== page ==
“I want black women to be happy.”

From the politics of why they left to the subtleties of cultural differences in places like Rome and Colombia, Faye Tillery and Latrese Williams discussed their motivation for personal happiness and community engagement. They both highlighted that it’s important to do the self-work long before dating others. Ms. Tillery addresses this area of personal development by offering “Love Coach Services, ” and Ms. Williams addresses this by fostering group discussions and retreats that encourage camaraderie and personal disclosures.

The overall message regarding love and dating as an expat centered around openness. It is a given that many people want to experience companionship, connection, and marriage, however whether locally or internationally it can prove to be a daunting task. Allowing oneself to trust the experience, go with the flow and being vulnerable with strangers gives room for unexpected experiences.

Faye Tillery, the hopeful romantic, Latrese Williams, the satisfied adventurer and Damon Jones, the blissful husband each shared parting thoughts.

Faye admitted that dating could be a scary but if people let their guard down and take a chance on love, they might be surprised. Joining social groups like Black Expat Love Connections can help the process too as according to Faye, “The people on the site are really great partners. I know we have found something special. We are very new, but I know there’s something really special here.”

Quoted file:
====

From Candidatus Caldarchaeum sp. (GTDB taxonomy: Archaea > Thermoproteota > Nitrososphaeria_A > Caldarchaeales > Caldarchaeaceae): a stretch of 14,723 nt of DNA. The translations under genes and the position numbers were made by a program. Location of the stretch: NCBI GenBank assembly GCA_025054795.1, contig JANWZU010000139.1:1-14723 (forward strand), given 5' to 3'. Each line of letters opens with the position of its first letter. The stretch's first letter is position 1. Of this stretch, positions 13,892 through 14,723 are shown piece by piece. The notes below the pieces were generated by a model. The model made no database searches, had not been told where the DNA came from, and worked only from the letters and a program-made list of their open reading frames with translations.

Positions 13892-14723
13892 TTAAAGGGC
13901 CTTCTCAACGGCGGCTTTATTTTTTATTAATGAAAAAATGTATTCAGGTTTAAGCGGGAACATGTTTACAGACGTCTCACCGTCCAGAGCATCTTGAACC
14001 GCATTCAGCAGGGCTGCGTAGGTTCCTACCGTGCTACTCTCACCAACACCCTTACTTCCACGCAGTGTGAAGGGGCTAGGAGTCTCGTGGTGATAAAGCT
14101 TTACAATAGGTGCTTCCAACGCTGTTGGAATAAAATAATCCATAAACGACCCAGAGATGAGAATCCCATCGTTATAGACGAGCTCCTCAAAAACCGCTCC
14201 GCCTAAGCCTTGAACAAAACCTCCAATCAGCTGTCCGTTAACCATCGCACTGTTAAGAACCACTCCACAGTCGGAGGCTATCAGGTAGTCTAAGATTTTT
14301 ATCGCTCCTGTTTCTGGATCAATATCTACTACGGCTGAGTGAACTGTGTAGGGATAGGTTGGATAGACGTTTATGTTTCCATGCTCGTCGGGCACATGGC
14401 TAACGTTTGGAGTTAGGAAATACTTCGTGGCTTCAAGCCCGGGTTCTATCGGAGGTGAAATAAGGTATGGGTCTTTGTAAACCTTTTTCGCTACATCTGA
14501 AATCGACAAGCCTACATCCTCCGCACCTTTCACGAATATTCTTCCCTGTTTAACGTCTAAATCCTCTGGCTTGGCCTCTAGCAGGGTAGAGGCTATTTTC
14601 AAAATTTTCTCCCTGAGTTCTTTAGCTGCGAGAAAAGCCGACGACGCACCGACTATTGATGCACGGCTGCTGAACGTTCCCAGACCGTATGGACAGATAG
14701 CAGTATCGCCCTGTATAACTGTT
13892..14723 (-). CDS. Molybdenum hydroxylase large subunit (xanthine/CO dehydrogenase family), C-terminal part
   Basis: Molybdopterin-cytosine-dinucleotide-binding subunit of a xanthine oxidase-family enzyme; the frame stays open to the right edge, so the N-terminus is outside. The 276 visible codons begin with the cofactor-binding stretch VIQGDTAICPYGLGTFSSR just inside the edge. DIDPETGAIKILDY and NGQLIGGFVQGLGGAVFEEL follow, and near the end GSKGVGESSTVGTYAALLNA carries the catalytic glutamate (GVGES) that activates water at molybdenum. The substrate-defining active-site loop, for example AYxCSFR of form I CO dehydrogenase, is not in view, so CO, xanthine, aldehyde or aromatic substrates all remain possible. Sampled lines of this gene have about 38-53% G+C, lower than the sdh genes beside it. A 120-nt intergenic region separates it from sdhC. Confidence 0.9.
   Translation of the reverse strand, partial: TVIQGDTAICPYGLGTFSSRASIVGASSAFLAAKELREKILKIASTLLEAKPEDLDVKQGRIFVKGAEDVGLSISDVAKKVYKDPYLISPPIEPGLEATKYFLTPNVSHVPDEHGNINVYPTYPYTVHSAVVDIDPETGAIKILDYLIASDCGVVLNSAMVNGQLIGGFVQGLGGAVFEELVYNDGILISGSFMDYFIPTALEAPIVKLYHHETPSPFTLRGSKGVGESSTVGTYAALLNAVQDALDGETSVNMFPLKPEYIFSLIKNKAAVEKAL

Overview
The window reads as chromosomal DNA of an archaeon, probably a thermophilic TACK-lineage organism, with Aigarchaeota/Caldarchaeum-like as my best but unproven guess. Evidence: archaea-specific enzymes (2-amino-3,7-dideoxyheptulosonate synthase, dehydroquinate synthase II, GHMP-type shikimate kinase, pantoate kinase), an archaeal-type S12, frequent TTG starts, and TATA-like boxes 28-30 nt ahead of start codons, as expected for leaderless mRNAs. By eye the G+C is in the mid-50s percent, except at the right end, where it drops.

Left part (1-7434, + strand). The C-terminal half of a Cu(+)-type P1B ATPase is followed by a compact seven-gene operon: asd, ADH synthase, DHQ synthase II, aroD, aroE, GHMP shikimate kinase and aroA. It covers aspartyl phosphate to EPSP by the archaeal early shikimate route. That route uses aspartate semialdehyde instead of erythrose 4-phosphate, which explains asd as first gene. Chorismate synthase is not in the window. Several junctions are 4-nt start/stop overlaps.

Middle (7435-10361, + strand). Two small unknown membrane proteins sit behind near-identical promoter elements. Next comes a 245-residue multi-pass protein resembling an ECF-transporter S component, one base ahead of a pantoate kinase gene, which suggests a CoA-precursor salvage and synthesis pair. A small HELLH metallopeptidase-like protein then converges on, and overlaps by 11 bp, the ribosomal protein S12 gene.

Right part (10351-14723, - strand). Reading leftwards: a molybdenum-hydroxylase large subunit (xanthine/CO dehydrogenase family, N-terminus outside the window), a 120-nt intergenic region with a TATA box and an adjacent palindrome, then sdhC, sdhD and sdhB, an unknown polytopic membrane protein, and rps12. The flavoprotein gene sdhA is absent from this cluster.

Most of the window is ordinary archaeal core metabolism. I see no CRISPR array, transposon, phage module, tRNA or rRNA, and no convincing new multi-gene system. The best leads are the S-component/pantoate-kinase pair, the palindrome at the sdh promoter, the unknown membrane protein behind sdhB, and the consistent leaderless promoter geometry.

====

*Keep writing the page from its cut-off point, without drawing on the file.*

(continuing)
Latrese kept it pretty simple and realistic. “You just gotta be open minded. If a black woman sincerely wants to have quality, consistent experiences with men that are interested in them, that want to be with them, then they just have to be more open. It means to be open geographically. Being open to relocation. We are in the day of glitch fares and airplanes and megabuses. Geography should never be a reason for people not to be together. I want black women to be happy. I want us to have as much joy as everybody else. I would encourage us to be creative and open to different kinds of relationships and take it as it comes. A lot of women screw up. They put so much pressure on their ideal and no energy on anything else. Then you meet the ideal and self-sabotage it. Life is less stressful if you’re open to all the men. Even if you want to marry a certain type, you can still date others. Dating is a skill, and you have to practice. It won’t happen sitting on your couch. You actually have to get out there and do it.”